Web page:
According to the most recent data from Scamwatch, Australians have continued to fall for investment and cryptocurrency-related scams, handing out 242.5 million Australian dollars to con artists so far in 2022.
The majority of money lost to scams of any kind between January and July of this year were investment scams, which can include everything from traditional Ponzi schemes to cryptocurrency fraud.
The amount is already 36% higher than the total 2021 numbers, which showed that Australians lost 178.2 million AUD as a result of investment scams during the year.
It’s a threat that has prompted consumer advocates to push for banks to shoulder more responsibility for reimbursing scams to “drive greater investment in stopping
The Australian Broadcasting Corporation (ABC) reported on September 8 that advocacy organizations are pressing for changes that would require banks to verify that the recipient’s name matches the account name when money is moved online.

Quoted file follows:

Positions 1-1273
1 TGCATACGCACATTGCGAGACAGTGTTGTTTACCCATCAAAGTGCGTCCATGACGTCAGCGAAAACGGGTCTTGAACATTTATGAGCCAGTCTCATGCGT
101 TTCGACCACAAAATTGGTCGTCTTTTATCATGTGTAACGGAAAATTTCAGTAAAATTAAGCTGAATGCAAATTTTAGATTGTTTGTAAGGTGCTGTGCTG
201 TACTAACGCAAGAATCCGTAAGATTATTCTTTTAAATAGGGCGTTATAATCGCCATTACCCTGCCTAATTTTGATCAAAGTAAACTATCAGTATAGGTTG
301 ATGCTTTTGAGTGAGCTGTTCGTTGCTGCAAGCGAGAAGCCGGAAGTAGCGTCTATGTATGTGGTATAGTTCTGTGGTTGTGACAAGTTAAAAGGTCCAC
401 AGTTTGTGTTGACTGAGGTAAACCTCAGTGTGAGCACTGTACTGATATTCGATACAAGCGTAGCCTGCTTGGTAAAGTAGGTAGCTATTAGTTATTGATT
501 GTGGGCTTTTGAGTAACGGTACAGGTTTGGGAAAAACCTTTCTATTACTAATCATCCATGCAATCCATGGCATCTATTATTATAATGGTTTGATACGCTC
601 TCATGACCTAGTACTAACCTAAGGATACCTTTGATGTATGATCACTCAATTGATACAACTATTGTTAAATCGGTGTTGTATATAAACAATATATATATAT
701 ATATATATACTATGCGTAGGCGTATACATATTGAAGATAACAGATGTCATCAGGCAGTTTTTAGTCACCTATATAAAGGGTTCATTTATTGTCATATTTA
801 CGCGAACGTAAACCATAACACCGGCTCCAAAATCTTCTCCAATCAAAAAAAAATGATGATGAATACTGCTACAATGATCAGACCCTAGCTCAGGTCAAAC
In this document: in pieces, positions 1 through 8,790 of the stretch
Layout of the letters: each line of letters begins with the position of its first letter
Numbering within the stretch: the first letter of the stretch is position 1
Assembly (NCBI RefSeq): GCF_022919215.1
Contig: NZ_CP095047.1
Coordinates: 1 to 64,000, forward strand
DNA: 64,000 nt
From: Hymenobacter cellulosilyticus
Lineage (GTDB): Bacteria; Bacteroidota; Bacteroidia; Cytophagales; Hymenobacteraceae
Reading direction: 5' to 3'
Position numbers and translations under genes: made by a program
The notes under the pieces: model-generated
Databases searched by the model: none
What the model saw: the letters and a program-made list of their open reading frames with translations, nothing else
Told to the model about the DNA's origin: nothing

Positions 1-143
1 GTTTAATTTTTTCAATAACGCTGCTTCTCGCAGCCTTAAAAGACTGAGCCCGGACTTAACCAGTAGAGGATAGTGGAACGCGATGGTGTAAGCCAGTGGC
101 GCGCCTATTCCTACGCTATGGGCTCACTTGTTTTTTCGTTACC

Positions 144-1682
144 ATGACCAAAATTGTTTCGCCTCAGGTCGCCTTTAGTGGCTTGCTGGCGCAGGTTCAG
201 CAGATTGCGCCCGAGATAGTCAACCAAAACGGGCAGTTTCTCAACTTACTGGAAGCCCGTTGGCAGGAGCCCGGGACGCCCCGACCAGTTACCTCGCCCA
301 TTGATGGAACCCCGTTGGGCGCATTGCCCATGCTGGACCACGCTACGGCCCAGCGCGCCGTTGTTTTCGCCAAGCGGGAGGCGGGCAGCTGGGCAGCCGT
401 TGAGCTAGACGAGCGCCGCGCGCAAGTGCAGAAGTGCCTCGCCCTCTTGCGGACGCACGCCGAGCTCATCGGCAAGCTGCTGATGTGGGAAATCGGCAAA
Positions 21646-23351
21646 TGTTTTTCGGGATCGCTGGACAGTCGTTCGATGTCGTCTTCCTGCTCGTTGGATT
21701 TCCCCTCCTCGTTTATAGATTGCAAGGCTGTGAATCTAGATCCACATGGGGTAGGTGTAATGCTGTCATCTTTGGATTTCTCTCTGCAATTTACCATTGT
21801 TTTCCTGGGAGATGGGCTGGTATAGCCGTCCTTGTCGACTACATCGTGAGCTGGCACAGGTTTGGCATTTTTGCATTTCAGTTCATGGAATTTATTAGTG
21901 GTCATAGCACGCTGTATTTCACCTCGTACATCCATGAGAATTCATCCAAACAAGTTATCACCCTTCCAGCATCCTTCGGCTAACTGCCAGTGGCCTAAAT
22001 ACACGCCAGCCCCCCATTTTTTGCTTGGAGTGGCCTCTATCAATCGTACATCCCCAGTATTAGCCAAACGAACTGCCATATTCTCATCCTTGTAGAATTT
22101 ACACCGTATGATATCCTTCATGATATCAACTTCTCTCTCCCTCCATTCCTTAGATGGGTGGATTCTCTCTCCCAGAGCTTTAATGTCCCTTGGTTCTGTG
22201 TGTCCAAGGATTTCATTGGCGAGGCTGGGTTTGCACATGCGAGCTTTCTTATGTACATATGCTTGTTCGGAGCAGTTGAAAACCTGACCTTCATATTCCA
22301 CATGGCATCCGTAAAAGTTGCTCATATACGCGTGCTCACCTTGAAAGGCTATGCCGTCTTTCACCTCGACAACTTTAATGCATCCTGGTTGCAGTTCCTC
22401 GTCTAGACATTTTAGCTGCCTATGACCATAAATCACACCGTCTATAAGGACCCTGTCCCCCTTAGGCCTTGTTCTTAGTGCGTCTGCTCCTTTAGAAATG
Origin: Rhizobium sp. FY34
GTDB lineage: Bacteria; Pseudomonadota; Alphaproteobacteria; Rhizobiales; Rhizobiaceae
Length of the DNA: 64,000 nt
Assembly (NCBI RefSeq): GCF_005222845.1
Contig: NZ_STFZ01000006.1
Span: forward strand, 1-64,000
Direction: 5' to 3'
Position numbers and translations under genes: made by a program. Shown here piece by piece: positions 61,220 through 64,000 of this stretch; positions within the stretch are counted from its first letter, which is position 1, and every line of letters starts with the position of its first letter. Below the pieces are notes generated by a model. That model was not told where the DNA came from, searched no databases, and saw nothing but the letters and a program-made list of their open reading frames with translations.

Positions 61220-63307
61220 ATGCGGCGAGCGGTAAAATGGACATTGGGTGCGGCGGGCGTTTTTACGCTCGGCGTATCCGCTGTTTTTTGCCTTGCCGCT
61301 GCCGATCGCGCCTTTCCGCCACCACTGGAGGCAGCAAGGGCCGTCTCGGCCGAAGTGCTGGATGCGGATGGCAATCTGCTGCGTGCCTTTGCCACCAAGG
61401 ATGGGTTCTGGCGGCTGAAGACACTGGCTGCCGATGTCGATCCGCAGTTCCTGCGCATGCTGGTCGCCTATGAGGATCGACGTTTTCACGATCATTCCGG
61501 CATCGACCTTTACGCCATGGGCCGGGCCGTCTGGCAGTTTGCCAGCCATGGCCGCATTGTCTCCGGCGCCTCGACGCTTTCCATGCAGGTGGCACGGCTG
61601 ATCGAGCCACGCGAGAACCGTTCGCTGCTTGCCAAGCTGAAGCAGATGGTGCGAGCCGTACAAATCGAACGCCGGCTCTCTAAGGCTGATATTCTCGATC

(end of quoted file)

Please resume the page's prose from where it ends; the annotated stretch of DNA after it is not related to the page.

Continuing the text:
The most important reform is moving the burden of responsibility for fraud losses from individual consumers to institutions. Gerard Brody, CEO of Consumer Action Law Center, said” They [banks] ask you for the account name, but they don’t actually check.”
Banks, meanwhile, want more clients to
adopt the PayID technology, which is optional. This permits clients to view the name connected to an account number and BSB.
Brody claimed that the optional system was obvious. making consumers solely accountable for avoiding scams is ineffective.
Authorities in Australia appeared to have
increased scrutiny of the cryptocurrency industry a spike in cryptocurrency fraud, hacking, and the broader market decline
The month also saw the new Australian
Labour government announce its stance on crypto regulation, while crypto exchange
Binance Australia also announced in August they were tightening the onboarding processes for new users to protect people flagged as most vulnerable to financial crypto crime.
Leave a Reply